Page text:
Saturday, 7 November 2009

ON PHILOSOPHY [a collection]

iii) What Can Be Shown, But Not Said
iv) Derrida the Joker
v) Descartes' Prize of the Indubitable
vi) To Know or Not to Know

vii) Nietzsche Dreams On



iii) What Can Be Shown, But Not Said
(A argument between a Platonist and a
sceptical natural scientist.)

A 20th Century Moral Realist:

Moral properties can’t be studied like beans or protons are studied.
There are no microscopes for such things.
Nothing can smash them in a cloud-chamber.
They aren’t open to dissection.
And to claim that morality ‘expresses only feelings’
Is to shovel dirt on something both perfect and necessary.
Such socio-pickings at the moral body rob it of its ancient meaning.
Morality is crucified by psycho-fact; by number-crunching survey;
And by the dirty data that raids its once-supreme land.
You can’t - you mustn’t! - bring it down to nature’s low state.
It is a check on that very thing.
Something beyond it and, at times, inscrutable.
To naturalise is to rob a precious thing of its value.

Grubby little positivist!
Don’t you know that science’s realm is minute
Compared to realms outside of space and time?
So take your clinical hands off all these things!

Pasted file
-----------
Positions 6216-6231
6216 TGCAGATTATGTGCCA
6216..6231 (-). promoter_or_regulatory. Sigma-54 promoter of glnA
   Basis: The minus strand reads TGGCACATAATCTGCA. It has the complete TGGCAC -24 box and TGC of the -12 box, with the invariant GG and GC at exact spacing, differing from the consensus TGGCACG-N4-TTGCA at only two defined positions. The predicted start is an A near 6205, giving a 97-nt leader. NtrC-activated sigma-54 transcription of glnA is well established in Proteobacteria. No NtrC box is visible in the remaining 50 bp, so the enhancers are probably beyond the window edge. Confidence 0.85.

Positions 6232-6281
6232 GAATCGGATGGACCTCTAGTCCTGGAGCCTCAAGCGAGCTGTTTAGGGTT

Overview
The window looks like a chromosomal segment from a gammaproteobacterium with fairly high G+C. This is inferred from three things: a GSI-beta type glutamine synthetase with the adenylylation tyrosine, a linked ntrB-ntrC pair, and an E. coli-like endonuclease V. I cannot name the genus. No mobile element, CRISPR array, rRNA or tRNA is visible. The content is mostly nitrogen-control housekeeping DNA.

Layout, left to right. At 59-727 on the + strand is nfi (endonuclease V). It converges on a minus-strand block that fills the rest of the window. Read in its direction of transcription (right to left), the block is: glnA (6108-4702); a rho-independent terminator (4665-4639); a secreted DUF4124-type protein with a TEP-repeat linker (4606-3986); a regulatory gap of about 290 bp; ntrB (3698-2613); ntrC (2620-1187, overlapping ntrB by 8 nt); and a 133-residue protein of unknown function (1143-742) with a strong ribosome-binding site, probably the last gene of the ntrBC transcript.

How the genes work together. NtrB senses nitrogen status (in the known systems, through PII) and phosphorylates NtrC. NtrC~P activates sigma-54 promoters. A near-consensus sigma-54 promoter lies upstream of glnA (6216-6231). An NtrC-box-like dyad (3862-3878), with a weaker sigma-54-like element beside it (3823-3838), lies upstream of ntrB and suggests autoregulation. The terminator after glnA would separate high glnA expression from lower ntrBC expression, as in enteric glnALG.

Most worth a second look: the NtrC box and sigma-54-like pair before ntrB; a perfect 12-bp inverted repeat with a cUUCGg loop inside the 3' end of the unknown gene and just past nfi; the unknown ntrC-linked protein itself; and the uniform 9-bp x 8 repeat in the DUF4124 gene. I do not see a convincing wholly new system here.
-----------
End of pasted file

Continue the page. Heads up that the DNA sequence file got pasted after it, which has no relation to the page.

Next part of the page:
Things that exist in worlds abstract but real.
All you have is a mere jumble of facts.
I can take you to these worlds.
But firstly, take off your white coat.
Lift up that guard that you call ‘science’- the prison of the soul.
The wall you place between yourself and the transcendent.
A guard you made for yourself against these other worlds.

These worlds don’t need you; or need any of your kind.
You must grasp, and soon, the ‘hard’ fact that you need them.
Without an awareness - a free acceptance – of the abstract externals of your concrete internals,
Your soul will remain a sham-of-a-soul.
A soul drowned within the mud of brute fact.
One so stuffed with data, so blocked with evidence, that it chokes on what it thinks worthy.
You demand evidence for truth which doesn’t show under a microscope,
Or when tested for its reality.
Experiments serve only to muddy the water
Between you and a clear-water reflection of truth.
That vision of the un-testable; the un-quantifiable; the inscrutable and immutable.

Keep your hands off its singular sphere!
You cannot see this transcendent world.
You haven’t the soul to do so.
Don’t force others to be storm troopers for positivism;
And fight its colonial war against the Transcendental Trinity:
The Transcendent, the True, and the Beautiful.
Please don’t snuff out the metaphysics we dare practice in public.
Please keep your white coat within your white laboratory.
Let your dark mind look, with its microscopic eye, at a slab of matter,
Sprawled out, corpse-like, on your clinical white table.

A Philosopher-Scientist:

You ask me, and my ‘kind’, to step inside.
To show - not say – these possibles of worlds now impossible to us.
The only requirement? A self-deluding faith and a metaphysics like your own.